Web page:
Wednesday, June 19, 2013

What's Your Math Problem!?! Book Study Chapter 1

I am linking up with
Jennifer Smith-Sloane from 4mulaFun

Meg Anderson  from Fourth Grade Studio

Jamie Riggs from MissMathDork

and Jennifer Findley from Teaching to Inspire 5th Grade

for this book study on What's Your Math Problem!?!

I missed posting for Chapter 1 last week, so this post will include  my thoughts on Chapter 1 and I will post my thoughts for Chapter 2 tomorrow - then I should be back on track.

Chapter 1 - The 5 Ws and and H of Problem Solving

Gojak opens the book with a quote from Van de Walle, "Problem solving develops the belief in students that they are capable of doing mathematics and that mathematics makes sense."  I agree - it does seem that half the battle is getting past the mental blocks that students have put up against math.

What is Problem Solving?

She then discusses what problem solving is and what it isn't.  What you and I might have come to know as problem solving (think word problems at the end of a lesson in a textbook) are actually routine problems.  The kind that we really don't have to think about.  They match the lesson, so we already know what formula we are using, we just have to plug in some numbers.

Real problem solving is what we deal with in real life.  The type where we have to go beyond the procedure, the type where students do not immediately know what equation to plug the numbers into. 

Why teach Problem Solving?

Not only does the National Council of Mathematics recognize that problem solving should be "an integral part of all mathematics learning.." but, problem solving is everywhere.  We do it each and every day in almost every career.  If we want our students to be college and career ready, they need to be problem solvers.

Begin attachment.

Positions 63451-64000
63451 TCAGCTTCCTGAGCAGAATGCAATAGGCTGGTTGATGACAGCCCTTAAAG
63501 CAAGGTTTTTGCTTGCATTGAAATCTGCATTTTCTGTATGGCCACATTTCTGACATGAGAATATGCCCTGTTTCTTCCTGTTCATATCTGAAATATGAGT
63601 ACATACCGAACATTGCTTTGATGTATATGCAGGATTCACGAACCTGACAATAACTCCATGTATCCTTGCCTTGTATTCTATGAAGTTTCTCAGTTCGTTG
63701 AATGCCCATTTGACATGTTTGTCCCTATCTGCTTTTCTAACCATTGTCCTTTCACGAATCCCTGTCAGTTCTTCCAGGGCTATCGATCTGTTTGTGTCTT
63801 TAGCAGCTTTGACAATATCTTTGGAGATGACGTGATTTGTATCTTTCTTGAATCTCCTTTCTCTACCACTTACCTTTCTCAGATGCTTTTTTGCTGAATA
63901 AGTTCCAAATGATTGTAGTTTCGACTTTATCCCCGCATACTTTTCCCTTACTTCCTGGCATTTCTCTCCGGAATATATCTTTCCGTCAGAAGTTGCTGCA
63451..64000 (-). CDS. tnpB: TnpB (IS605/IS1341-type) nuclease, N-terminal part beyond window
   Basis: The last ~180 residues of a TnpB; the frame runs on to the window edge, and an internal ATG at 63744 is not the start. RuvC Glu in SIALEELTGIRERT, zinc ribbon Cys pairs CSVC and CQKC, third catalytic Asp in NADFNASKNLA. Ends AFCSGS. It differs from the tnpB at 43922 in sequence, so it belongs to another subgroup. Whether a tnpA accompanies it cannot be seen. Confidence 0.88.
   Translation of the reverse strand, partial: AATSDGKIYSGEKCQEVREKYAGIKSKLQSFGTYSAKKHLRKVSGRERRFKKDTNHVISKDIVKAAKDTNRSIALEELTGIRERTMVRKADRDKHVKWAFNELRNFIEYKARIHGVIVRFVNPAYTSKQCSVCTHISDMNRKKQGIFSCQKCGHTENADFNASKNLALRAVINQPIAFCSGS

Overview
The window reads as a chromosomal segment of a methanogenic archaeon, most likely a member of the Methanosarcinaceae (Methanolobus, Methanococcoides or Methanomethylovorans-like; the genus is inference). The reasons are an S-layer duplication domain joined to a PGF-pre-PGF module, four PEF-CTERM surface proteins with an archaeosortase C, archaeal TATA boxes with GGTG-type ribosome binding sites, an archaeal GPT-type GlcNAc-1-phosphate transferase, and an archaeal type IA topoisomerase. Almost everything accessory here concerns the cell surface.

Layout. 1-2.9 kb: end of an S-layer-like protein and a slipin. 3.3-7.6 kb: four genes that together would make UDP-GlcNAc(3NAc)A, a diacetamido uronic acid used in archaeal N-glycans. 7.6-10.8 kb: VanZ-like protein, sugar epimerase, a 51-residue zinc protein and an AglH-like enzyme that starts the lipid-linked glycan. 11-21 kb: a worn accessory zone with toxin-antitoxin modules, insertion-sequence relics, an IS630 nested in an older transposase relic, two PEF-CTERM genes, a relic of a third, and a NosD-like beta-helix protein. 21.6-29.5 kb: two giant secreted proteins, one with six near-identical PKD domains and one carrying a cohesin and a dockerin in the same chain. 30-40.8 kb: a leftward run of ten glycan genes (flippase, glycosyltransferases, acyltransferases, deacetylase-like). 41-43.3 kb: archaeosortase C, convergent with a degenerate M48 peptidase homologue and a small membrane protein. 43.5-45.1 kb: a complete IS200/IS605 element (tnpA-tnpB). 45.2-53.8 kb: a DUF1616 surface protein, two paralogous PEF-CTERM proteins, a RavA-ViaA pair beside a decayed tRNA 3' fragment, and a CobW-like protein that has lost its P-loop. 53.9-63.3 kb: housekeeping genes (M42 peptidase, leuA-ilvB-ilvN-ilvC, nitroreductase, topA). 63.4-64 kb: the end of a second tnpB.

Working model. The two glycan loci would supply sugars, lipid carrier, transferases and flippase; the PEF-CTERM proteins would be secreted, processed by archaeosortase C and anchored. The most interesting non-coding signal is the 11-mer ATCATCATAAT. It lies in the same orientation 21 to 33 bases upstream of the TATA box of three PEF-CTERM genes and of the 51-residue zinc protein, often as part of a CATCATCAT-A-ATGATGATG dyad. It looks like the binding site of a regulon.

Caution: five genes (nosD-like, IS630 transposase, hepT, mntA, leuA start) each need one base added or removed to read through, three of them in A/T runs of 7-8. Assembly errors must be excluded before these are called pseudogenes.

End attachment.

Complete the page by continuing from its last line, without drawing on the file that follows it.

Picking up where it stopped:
Who should solve problems?

Short answer - EVERYONE!

When should we solve problems?

According to Gojak, problem solving should be a part of every mathematics class. EVERY?  I definitely need to work on this next year.  Did you include problem solving in every class?

How should we teach problem solving?
The author suggests beginning lessons with rich problems as a context to help students understand the context behind the mathematics for that day's lessons.

Where can you find good problems?

The million dollar question right?  A variety of resources were given including problem solving books, and websites such as Illuminations and PBS Mathline.

My main takeaway from this chapter - I need to incorporate a lot more problem solving in my lessons! 


  1. I like the idea of starting the lesson with a problem. I watched a video on teaching fractions and the teacher actually brought in a cake that she wanted to share with the class. Her questions was something along the lines of what should we do to share this fairly amongst the class. It was a great real life problem solving experience.

    Teach on a Limb

    1. I love that idea. I have seen some lessons on-line for fractions similar to the one you mentioned only they bring in 0dd numbers - such as 3 cookies to split amongst 4 students to introduce fractions. I am definitely on the hunt for more problems this summer to use next fall!


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